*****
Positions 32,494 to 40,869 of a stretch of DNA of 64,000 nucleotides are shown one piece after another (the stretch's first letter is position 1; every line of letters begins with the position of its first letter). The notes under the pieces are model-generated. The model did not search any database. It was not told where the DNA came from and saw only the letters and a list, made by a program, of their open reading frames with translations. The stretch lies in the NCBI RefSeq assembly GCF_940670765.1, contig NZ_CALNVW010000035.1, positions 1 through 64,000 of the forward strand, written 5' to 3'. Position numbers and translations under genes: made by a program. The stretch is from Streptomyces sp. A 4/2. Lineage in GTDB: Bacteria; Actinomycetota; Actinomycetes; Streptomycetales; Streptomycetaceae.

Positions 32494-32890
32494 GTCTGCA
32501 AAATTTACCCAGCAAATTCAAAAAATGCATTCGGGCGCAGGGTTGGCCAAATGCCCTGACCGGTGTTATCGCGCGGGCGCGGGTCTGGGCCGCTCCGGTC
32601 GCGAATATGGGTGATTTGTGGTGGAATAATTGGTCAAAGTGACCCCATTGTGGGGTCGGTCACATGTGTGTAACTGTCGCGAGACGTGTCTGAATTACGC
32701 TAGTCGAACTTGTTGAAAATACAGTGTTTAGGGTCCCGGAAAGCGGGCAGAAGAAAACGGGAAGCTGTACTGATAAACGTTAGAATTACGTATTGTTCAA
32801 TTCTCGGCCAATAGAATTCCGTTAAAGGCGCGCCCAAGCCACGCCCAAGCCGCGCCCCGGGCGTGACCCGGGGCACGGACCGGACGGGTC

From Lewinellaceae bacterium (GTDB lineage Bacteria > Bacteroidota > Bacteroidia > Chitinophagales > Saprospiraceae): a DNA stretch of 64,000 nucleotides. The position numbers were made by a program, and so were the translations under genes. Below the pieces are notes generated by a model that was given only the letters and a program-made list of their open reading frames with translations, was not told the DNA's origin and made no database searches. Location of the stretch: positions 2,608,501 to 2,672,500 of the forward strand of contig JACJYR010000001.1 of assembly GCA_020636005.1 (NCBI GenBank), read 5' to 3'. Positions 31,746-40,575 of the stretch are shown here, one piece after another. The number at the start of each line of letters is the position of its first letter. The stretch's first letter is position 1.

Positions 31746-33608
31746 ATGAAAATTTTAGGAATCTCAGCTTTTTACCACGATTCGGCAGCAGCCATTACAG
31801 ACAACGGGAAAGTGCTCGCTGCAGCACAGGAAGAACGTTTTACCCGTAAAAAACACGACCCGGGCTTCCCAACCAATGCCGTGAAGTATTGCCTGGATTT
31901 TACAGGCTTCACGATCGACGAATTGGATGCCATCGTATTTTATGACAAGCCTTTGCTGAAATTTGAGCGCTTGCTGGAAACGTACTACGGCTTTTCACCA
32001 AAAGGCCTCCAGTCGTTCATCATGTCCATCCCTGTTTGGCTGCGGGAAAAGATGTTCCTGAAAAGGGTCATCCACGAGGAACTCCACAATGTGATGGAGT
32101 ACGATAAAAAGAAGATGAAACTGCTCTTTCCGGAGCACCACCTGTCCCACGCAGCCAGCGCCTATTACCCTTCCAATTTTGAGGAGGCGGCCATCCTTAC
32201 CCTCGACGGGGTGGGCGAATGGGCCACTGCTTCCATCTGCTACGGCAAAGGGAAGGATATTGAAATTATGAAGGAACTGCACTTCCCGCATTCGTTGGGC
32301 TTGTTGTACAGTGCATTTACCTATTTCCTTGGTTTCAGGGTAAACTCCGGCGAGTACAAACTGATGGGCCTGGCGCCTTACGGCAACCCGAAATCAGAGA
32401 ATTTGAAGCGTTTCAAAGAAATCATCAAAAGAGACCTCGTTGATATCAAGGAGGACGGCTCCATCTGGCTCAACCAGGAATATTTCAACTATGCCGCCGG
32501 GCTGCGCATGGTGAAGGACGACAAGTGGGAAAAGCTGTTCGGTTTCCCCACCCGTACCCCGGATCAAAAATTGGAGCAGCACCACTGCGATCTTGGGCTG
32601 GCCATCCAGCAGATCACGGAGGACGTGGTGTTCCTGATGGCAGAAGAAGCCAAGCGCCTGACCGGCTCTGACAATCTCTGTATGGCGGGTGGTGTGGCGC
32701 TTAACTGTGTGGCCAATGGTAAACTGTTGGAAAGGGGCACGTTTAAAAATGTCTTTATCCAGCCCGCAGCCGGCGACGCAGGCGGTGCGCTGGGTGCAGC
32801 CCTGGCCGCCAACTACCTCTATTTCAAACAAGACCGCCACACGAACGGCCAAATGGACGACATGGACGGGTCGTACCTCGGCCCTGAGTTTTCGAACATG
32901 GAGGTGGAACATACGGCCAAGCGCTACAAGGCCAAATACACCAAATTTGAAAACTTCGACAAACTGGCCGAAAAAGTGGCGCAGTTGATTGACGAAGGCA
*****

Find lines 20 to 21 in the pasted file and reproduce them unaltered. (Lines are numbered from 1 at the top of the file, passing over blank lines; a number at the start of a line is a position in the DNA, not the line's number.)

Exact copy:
32701 TTAACTGTGTGGCCAATGGTAAACTGTTGGAAAGGGGCACGTTTAAAAATGTCTTTATCCAGCCCGCAGCCGGCGACGCAGGCGGTGCGCTGGGTGCAGC
32801 CCTGGCCGCCAACTACCTCTATTTCAAACAAGACCGCCACACGAACGGCCAAATGGACGACATGGACGGGTCGTACCTCGGCCCTGAGTTTTCGAACATG